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The Encyclopedia of Oklahoma History and Culture

Lookeba, 1911
(23358.53, Oklahoma Historical Society Photograph Collection, OHS).


The north-central Caddo County community of Lookeba is situated just east of U.S. Highway 281/State Highway 8, approximately twenty-four miles north of Anadarko and fifty-nine miles west of Oklahoma City. Lookeba was founded in 1902 on 160 acres along the proposed route of the Enid and Anadarko Railway. The Chicago, Rock Island and Pacific Railway purchased the Enid and Anadarko Railway in 1903; the Lookeba track was abandoned in 1939. Lookeba (Lō-kē′-bä) was named in honor of Messrs. Lowe, Kelly, and Baker, townsite promoters. Its post office was established in June 1902, and the town incorporated in 1908.

Initial Lookeba businesses included a grocery store, owned by George W. Knapp, the Davis Restaurant, the Klondike Saloon, Pugh and Ridlin's Livery Barn, and H. M. Christian's Department Store. The town's first cotton gin opened in 1904, and the Lookeba State Bank was organized in 1910. A grain elevator, a movie theater, two garages, and a bakery were operating by the mid-1930s. Local newspapers published in the first half of the twentieth century included the Lookeba Light, the Lookeba Index, the Lookeba News, and the New Era.

Large quantities of hogs, cattle, corn, cotton, and broomcorn were exported from Lookeba as early as the 1910s. Over twenty thousand bushels of seed corn and 4,584 bales of cotton were produced there in 1925. Poultry and alfalfa became important commodities during the 1920s, as did tomatoes in the 1930s. Peanuts replaced cotton and corn as a principal crop during the 1950s, and area farmers started growing potatoes soon thereafter.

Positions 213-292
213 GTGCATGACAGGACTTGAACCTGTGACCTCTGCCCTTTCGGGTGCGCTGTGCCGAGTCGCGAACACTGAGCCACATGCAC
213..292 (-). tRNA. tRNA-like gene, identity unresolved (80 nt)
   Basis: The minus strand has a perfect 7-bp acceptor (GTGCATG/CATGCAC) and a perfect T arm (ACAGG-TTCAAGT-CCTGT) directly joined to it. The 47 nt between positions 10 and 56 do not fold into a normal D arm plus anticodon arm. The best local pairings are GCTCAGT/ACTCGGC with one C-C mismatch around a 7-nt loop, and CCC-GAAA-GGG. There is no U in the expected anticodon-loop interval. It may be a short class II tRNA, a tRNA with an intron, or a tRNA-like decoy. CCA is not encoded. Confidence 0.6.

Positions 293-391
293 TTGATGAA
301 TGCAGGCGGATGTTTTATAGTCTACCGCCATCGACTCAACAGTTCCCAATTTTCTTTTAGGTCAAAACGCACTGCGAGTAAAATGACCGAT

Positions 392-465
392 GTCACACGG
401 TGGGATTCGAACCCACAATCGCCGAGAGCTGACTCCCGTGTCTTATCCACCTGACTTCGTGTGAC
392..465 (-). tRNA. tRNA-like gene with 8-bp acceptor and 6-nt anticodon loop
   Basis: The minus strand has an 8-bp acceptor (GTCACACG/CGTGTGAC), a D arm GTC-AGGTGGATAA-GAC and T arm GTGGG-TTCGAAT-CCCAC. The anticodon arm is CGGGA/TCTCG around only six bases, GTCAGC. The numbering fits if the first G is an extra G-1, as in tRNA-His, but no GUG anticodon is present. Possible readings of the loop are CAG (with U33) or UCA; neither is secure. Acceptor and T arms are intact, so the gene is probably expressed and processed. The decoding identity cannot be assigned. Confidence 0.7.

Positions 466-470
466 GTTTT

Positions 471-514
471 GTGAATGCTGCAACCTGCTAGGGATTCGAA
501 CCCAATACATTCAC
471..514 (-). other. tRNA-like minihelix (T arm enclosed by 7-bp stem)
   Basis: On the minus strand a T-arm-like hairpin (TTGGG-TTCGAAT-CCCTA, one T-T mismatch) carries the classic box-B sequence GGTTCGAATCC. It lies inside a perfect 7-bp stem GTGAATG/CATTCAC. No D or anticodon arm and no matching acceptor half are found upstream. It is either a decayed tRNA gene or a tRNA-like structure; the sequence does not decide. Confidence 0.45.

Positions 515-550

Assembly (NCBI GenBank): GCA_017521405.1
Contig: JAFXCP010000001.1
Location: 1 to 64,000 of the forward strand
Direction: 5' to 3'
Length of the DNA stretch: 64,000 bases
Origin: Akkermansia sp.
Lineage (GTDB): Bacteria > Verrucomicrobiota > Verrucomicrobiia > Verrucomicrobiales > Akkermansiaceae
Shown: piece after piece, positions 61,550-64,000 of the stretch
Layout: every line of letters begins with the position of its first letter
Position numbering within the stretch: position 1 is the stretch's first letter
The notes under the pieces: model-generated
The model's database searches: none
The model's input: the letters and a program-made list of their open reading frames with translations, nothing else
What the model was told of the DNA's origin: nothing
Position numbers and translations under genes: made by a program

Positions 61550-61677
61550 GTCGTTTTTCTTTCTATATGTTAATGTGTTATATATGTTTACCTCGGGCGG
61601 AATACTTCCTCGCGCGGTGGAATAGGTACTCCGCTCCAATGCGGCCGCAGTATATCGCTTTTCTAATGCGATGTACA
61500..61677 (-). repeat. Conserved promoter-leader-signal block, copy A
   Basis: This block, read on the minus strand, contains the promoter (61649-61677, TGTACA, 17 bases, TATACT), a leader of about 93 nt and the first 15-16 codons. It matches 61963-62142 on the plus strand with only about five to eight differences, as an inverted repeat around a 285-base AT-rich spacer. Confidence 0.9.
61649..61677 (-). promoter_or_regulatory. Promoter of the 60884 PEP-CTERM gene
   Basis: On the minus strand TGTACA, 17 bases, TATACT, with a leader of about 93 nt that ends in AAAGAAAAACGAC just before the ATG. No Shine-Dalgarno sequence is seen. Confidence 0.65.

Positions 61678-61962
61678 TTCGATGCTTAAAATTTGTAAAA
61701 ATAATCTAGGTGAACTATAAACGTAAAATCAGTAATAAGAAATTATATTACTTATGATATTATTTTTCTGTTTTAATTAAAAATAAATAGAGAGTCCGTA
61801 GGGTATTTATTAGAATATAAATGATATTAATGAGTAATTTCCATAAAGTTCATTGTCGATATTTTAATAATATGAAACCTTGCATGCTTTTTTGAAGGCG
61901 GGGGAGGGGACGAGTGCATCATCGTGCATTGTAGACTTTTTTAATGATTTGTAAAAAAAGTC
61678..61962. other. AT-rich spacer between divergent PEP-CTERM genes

The population of Lookeba grew from 217 in 1910 to a high of 312 in 1930. The town declined with farm incomes during the Great Depression. The number of Lookeba residents fell from 279 in 1940 to 158 in 1960. Nearby oil-field activity during the 1970s increased the citizenry to 221 in 1980.

Lookeba had 131 inhabitants and four businesses in the year 2000, including an automotive repair shop and a gasoline station and convenience store. Local children attend the Lookeba-Sickles School District, which was consolidated in 1960. District enrollment for 2000 was 213. In 2010 the census counted 166 residents. The Lookeba area has remained agricultural.

Jon D. May


Imogene Barger, A Brief History of Lookeba and Sickles, Caddo County, Oklahoma, 1901–1982 (Lookeba, Okla.: Privately printed, 1982).

Marvin C. Leist, Lookeba-Sickles: Pathway of Memories (Marceline, Mo.: Walsworth, 1974).

"Lookeba," Vertical File, Research Division, Oklahoma Historical Society, Oklahoma City.

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The following (as per The Chicago Manual of Style, 17th edition) is the preferred citation for articles:
Jon D. May, “Lookeba,” The Encyclopedia of Oklahoma History and Culture, https://www.okhistory.org/publications/enc/entry?entry=LO012.

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